In the House of Representatives, two US congressmen—including Ro Khanna, who is of Indian descent—introduced legislation designating the Pakistan Army’s acts during the 1971 Bangladesh Liberation War as “genocide” and “crimes against humanity.”
Such atrocities against ethnic Bengalis and Hindus are recognised as crimes against humanity, war crimes, and genocide in the legislation that Ro Khanna and Congressman Steve Chabot presented.
The legislation read, a copy of which was posted by Chabot on his Twitter handle, stating”…condemns the atrocities committed by the Armed Forces of Pakistan against the people of Bangladesh from March to December 1971; acknowledges that such atrocities against ethnic Bengalis and Hindus constitute crimes against humanity, war crimes, and genocide; calls on the President of the United States to recognise the atrocities committed against ethnic Bengalis and Hindus by the Armed Forces of Pakitan during 1971 as crimes against humanity, war crimes, and genocide.”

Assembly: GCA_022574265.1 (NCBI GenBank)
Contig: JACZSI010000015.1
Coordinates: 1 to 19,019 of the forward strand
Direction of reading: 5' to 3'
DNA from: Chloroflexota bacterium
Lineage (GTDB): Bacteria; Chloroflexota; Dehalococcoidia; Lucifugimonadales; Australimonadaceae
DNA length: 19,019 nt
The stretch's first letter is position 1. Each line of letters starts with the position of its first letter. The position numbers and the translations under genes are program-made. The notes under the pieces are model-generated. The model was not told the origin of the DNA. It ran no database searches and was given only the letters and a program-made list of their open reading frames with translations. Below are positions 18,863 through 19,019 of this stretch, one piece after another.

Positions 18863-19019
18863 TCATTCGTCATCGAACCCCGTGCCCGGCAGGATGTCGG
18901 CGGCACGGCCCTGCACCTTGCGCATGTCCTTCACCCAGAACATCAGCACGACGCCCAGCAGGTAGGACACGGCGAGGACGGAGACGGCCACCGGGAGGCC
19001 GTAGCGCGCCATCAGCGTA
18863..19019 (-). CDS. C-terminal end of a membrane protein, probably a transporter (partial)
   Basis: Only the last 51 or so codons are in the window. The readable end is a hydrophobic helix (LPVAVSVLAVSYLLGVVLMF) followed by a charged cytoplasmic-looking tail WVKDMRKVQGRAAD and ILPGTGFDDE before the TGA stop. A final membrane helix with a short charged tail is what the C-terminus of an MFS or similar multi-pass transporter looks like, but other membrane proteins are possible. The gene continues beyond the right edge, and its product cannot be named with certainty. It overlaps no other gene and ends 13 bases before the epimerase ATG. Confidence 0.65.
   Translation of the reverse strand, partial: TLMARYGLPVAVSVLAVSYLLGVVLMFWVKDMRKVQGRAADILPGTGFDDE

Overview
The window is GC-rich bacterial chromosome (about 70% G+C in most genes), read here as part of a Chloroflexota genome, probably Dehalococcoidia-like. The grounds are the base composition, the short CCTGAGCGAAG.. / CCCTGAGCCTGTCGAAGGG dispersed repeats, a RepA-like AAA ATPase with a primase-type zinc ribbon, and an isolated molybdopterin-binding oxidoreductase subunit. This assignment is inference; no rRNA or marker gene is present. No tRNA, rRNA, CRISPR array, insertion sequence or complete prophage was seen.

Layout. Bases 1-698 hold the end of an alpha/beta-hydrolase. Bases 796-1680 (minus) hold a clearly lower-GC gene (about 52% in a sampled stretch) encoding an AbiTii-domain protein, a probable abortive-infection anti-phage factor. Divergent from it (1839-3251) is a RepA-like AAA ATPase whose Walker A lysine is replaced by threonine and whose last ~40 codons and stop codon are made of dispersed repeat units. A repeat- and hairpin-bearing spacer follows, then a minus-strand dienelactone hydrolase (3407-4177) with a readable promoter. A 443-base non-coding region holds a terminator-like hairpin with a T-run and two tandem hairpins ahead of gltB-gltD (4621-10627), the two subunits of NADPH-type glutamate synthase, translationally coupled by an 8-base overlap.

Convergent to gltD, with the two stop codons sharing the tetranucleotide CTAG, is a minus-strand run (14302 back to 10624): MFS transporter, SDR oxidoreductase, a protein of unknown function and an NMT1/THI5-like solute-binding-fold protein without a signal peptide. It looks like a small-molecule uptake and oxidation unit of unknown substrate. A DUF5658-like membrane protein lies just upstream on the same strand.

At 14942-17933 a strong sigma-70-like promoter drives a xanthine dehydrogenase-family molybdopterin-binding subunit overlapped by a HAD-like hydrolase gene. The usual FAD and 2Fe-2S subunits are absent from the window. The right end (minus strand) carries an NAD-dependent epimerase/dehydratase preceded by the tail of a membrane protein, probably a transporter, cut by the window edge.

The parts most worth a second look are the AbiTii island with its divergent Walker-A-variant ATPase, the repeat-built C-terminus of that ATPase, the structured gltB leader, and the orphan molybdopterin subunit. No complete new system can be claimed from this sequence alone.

Legislation, according to Congressman Chabot, aims to acknowledge that the widespread crimes committed against Bengalis and Hindus in particular constituted a genocide.
“The 1971 Genocide in Bangladesh must not be forgotten. @RepRoKhanna and I filed legislation to acknowledge that mass crimes done against Bengalis and Hindus, in particular, were, in fact, a genocide, with the assistance of my Hindu constituents in Ohio’s First District ” tweeted Representative Chabot.
He further added “The remembrance of the millions who were massacred must not be lost to time. By acknowledging the genocide, we may improve the historical record, inform our countrymen, and warn potential offenders that their atrocities won’t be tolerated or forgotten.”
The eight-page law also refers to a telegram headed “Selective Genocide” that was issued by Archer Blood, the American consul general in Dacca, on March 28, 1971.